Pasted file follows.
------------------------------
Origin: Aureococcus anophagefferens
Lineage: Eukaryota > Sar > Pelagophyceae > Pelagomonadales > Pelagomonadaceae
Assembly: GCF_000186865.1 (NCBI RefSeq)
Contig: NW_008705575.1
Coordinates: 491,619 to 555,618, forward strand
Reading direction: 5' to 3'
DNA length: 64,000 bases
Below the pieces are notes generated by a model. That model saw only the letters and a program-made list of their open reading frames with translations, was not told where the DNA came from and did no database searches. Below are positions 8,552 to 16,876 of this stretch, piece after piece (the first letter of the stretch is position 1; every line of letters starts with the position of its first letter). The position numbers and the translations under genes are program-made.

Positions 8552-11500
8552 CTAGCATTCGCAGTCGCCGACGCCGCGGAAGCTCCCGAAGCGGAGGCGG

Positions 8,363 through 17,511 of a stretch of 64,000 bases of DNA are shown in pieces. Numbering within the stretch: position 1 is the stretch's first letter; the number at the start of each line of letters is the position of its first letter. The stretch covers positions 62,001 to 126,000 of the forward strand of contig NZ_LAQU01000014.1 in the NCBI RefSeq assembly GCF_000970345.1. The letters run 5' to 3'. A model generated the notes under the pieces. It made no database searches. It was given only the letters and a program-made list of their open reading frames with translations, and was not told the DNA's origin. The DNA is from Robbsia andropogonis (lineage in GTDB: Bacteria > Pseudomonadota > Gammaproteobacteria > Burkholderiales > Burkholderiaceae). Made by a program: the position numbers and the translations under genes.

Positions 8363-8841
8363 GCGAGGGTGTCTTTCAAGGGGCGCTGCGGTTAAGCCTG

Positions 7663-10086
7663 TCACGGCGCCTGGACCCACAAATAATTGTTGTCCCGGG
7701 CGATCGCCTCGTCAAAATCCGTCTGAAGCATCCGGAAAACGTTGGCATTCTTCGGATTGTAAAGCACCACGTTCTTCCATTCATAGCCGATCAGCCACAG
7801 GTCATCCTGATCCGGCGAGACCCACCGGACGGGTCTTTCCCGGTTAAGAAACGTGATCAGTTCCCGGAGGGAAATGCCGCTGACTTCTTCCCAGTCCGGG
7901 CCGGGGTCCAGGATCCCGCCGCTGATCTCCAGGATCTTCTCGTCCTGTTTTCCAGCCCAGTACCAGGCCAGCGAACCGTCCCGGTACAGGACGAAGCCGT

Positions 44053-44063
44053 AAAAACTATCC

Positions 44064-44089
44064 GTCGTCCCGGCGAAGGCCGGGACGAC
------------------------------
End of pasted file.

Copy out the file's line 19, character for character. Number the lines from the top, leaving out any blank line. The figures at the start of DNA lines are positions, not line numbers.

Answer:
Positions 44053-44063